Pádraig Harrington is relieved he will have another year to prepare for the Ryder Cup after the COVID-19 pandemic threw his team qualifying preparations into disarray.
The European captain made it clear from the start that he wanted a highly competitive qualifying campaign and with many Europeans only returning to golf this week, he has now frozen qualifying until January 1 with a view to getting the most competitive team possible in September 2021.
Asked by RTE’s Greg Allen if had mixed feelings of disappointment and relief after months of speculation about the viability of staging September’s matches at Whistling Straits, Harrington said: “Definitely both feelings.
“Disappointed. But as you say, this has been coming for a number of weeks. I have been waiting on the news for the last couple of weeks but now that it is confirmed, it is certainly relief at this stage.
“The decision is taken purely on health and safety. With the set up of the golf course, for example, the workers would have had to go in at this stage and you can’t ask anybody to go out in these conditions necessarily.”
“But there were many complications behind the scenes that really would have made it very difficult for me as captain to go there with the team I wanted to go there with.”
Those complications included the difficulty of assembling a strong team as Harrington was always against following in the footsteps of opposite number Steve Stricker, who increased his wildcards from four to six when three months of the season were lost to the COVID-19 crisis.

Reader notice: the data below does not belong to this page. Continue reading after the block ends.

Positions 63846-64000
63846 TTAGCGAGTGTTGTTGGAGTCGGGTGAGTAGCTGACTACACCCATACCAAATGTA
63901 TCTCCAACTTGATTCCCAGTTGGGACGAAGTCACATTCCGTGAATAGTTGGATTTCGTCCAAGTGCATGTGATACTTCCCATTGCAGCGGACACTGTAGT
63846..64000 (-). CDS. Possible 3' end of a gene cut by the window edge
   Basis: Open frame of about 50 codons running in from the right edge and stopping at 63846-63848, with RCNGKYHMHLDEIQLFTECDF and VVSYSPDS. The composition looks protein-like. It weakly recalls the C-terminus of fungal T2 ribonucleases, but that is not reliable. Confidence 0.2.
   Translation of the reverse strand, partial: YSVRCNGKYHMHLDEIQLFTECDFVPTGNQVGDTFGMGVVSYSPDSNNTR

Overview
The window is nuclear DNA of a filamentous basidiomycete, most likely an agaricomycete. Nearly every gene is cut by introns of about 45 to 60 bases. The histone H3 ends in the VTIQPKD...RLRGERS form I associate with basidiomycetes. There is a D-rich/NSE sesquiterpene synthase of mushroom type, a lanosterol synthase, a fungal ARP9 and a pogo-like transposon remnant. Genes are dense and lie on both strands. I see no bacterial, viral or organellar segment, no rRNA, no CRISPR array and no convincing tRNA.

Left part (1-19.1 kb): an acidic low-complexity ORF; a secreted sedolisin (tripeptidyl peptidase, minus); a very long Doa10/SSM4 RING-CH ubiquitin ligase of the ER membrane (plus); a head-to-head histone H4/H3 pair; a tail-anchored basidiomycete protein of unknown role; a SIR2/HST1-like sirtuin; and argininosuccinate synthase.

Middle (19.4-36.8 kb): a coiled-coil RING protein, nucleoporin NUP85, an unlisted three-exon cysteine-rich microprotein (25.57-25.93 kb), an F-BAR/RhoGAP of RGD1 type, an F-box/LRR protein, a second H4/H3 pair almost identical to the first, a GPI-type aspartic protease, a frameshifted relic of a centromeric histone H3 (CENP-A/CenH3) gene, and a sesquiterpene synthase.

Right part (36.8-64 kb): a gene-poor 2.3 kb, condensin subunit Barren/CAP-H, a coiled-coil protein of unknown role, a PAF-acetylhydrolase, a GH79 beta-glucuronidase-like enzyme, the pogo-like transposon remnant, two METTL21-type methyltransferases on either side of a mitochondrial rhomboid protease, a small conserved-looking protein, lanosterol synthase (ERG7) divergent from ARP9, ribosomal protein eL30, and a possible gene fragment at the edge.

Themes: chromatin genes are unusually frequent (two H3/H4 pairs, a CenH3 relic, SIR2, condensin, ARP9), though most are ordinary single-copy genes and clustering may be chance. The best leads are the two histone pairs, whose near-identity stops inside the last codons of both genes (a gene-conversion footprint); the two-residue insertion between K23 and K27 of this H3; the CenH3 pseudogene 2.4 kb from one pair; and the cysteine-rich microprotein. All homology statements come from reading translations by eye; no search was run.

Harrington had three picks and while he might have gone to four had the matches gone ahead, he was unikely to go beyond that as he believes wildcards feel more pressure and keeping them to a minimum helps the team.
Winning 2014 skipper Paul McGinley believes the postponement of the Ryder Cup is good news for Harrington as the US players are in tremendous form right now and many European and US stars had opposed playing behind closed doors
Asked by Sky Sports if he had sympathy for Harrington, McGinley said: “I don’t think sympathy is the word. He will be prepared. He was going to be prepared if it had to be played this year.
“If it had to be played this year I would have had more sympathy for him because he was making things up on the hoof with this new world that we are living in at the moment. Next year, all things going well, we are going to pretty much return to normal.
“We will have a pretty good qualification process in play and the Europeans will be showing good form and maybe the Americans mightn’t be as hot as they are at the moment. They seem to be winning every week on the PGA Tour. So it might work out from the European perspective.”
Having an in-form team is key for Harrington but it will also be important that Europe brings an army of supporters to Wisconsin next year, providing the COVID-19 pandemic eases.
“That was a big factor but I am not saying that was the overriding factor,” Harrington said of the reluctance of stars such as Rory McIlroy to play behind closed doors or in front of a reduced gallery. “But I think the PGA of America and Ryder Cup Europe had to consider that.
“The players didn’t want to be there without the fans and the fans certainly didn’t want to be not allowed to go. Talking to anybody from Europe, nobody was going to travel over to it.
“At the moment it is two weeks quarantine so it’s like a five-week trip if you wanted to go. Nobody was going to travel to the Ryder Cup and they would have missed out. I think for the fans and the players, we didn’t want a Ryder Cup without the spectators.
“It shows from our perspective how much we appreciate the fans. But when it comes down to it and the reality that we could be there without fans, the players spoke out.
“They really do play the Ryder Cup for the glory of it. There is no money involved. The players don’t get paid. They play because of the glory.”